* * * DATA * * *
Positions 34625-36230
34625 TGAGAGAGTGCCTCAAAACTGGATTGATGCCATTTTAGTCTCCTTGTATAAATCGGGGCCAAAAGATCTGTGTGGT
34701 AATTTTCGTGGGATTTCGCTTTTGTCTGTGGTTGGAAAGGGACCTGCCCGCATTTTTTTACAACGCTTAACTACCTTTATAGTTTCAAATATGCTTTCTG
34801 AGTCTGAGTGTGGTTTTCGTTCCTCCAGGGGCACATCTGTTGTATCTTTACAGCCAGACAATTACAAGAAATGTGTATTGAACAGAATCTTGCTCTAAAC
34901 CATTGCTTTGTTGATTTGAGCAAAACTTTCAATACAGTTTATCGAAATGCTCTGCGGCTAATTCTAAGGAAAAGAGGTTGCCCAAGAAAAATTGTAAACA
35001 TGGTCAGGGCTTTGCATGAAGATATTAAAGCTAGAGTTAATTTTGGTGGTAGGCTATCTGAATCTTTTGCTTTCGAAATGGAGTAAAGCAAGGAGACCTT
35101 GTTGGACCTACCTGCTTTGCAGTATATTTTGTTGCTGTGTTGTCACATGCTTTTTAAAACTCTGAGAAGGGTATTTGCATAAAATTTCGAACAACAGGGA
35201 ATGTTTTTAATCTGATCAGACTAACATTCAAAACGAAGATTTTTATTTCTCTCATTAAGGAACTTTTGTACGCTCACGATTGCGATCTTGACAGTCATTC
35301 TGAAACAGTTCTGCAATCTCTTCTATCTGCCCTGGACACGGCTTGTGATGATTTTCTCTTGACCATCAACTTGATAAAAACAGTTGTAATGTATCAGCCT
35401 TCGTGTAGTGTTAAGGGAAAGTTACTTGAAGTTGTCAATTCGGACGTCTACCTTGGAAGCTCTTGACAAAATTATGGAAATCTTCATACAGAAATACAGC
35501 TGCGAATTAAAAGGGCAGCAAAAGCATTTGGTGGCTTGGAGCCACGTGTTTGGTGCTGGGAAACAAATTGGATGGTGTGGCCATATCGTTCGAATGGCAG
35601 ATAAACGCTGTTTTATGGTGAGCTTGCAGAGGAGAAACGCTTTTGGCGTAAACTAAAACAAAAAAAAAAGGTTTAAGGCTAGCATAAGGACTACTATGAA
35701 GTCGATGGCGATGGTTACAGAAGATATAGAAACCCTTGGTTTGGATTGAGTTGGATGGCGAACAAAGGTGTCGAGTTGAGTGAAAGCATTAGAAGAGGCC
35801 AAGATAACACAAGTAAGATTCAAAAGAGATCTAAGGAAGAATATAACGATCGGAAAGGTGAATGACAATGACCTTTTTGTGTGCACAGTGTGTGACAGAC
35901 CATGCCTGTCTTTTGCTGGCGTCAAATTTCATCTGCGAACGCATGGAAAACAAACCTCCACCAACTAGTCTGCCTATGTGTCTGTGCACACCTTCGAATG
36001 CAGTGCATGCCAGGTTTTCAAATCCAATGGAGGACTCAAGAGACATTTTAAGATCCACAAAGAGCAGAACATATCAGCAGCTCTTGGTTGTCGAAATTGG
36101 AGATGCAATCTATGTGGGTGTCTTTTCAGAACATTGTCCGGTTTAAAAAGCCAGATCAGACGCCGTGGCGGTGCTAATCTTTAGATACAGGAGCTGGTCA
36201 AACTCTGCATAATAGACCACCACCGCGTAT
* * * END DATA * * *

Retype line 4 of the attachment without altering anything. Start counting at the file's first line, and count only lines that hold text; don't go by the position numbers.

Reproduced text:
34801 AGTCTGAGTGTGGTTTTCGTTCCTCCAGGGGCACATCTGTTGTATCTTTACAGCCAGACAATTACAAGAAATGTGTATTGAACAGAATCTTGCTCTAAAC